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What is Assignable Cause?

An assignable cause refers to a specific, identifiable factor or reason that contributes to a variation or deviation in a process or system’s output. In statistical process control and quality management, assignable causes are distinct from random or common causes, as they are usually identifiable and controllable.

A control chart can identify one of two types of variation: assignable cause (also known as a special cause) and common cause. Let’s look at what assignable cause variation looks like and compare it to common cause variation. This article will explain how to determine your control signals, and how to respond if it does.

A control diagram shows two types of variation. Common cause variation is a random variable that results from process components or 6Ms. special cause variation can be assigned.

Key Characteristics of Assignable Causes

What is Assignable Cause?
What is Assignable Cause?
  • Specificity: Assignable causes are particular factors or events that can be pinpointed as the reason behind a change or anomaly in the process. They are not part of the regular or expected variation within the system.
  • Controllability: These causes are typically within the control of management or those overseeing the process. Once identified, efforts can be made to address or eliminate them to improve the process.
  • Impact on Variation: Assignable causes have a significant impact on process variation, leading to deviations or irregularities in the output. They can result in non-conformance or substandard performance.
  • Corrective Action: Recognizing and addressing them is crucial in quality management. Corrective actions are taken to eliminate or mitigate the effects of these causes to restore the process to its intended performance level.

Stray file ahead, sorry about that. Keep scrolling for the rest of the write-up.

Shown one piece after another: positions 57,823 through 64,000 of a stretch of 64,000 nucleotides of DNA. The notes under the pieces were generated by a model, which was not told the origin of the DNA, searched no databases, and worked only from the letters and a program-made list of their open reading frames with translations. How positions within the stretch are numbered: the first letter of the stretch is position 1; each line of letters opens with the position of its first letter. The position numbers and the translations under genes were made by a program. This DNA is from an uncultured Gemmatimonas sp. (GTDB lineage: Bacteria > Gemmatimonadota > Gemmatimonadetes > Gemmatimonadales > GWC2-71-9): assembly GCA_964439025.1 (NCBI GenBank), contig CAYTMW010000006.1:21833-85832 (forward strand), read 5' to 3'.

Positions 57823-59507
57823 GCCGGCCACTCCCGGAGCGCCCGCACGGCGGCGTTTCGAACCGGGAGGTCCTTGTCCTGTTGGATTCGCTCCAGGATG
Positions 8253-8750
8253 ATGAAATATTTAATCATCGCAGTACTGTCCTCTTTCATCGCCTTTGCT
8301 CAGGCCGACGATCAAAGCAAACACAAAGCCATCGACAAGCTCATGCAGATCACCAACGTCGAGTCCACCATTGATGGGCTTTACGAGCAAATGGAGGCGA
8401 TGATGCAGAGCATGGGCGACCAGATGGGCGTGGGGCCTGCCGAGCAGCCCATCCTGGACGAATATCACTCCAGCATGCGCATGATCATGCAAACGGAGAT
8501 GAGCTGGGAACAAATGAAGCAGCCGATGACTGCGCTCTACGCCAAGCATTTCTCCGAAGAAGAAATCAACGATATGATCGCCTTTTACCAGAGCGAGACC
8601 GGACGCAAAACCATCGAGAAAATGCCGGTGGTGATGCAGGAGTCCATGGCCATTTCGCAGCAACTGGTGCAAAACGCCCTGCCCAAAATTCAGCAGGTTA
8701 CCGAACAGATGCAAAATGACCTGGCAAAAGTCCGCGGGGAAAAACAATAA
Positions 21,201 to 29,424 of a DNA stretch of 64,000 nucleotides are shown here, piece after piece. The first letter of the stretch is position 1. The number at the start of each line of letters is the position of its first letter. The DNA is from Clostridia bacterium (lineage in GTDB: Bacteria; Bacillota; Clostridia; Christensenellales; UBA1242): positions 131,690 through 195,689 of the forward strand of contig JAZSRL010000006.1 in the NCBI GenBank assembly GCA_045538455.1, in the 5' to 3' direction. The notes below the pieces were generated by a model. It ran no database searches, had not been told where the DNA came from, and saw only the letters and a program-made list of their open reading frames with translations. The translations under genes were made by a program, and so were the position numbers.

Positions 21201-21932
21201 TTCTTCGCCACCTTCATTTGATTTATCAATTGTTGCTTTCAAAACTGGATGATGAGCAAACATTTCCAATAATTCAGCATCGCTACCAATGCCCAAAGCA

Benefits of an Assignable Cause

The identification and management of assignable causes in a process or system offer several benefits:

  • Improved Quality Control: Assignable causes pinpoint specific factors leading to variations or issues within a process. Addressing these causes allows for better control over the process, resulting in improved product or service quality.
  • Enhanced Problem-Solving: Identifying it helps in understanding the root reasons behind deviations or anomalies. This facilitates more effective problem-solving and decision-making to address underlying issues, rather than merely treating symptoms.
  • Preventive Action: By recognizing and eliminating them, organizations can proactively prevent the recurrence of issues. This proactive approach minimizes the likelihood of future problems, reducing waste, rework, and associated costs.
  • Process Optimization: Managing assignable causes leads to process optimization. Continuous improvement efforts can focus on eliminating these causes, thereby streamlining operations, increasing efficiency, and optimizing resources.
  • Increased Productivity: Addressing it can lead to smoother operations and fewer disruptions. This, in turn, can enhance productivity by reducing downtime and improving overall process flow.
  • Customer Satisfaction: Consistent product or service quality resulting from the elimination of it can lead to higher customer satisfaction. Meeting or exceeding customer expectations fosters loyalty and a positive brand reputation.
  • Data-Driven Decision-Making: The identification of them relies on data analysis and systematic problem-solving methods. This promotes a data-driven approach to decision-making, ensuring that actions are based on empirical evidence rather than assumptions.

Overall, effectively managing assignable causes contributes to a more robust quality management system, fosters a culture of continuous improvement, and supports the organization in delivering higher quality products or services while minimizing disruptions and costs.